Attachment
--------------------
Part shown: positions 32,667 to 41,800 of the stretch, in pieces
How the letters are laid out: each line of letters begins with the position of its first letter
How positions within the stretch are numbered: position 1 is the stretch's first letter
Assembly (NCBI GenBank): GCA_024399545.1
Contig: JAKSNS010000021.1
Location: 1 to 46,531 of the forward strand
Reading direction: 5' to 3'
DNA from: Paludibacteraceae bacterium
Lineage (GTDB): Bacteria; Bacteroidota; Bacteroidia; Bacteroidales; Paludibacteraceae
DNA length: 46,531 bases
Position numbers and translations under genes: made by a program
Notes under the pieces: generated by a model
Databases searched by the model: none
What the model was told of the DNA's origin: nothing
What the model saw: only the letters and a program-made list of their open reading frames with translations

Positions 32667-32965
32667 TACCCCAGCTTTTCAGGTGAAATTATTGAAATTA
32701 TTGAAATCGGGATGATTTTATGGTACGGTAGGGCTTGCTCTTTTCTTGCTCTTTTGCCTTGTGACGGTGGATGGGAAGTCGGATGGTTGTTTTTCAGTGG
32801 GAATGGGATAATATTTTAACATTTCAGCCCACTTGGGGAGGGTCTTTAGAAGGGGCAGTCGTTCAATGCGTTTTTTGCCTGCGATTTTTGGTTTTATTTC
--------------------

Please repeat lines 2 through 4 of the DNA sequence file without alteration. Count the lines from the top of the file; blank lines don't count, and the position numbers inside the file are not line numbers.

How the letters are laid out: each line of letters begins with the position of its first letter
How positions within the stretch are numbered: position 1 is the stretch's first letter
Assembly (NCBI GenBank): GCA_024399545.1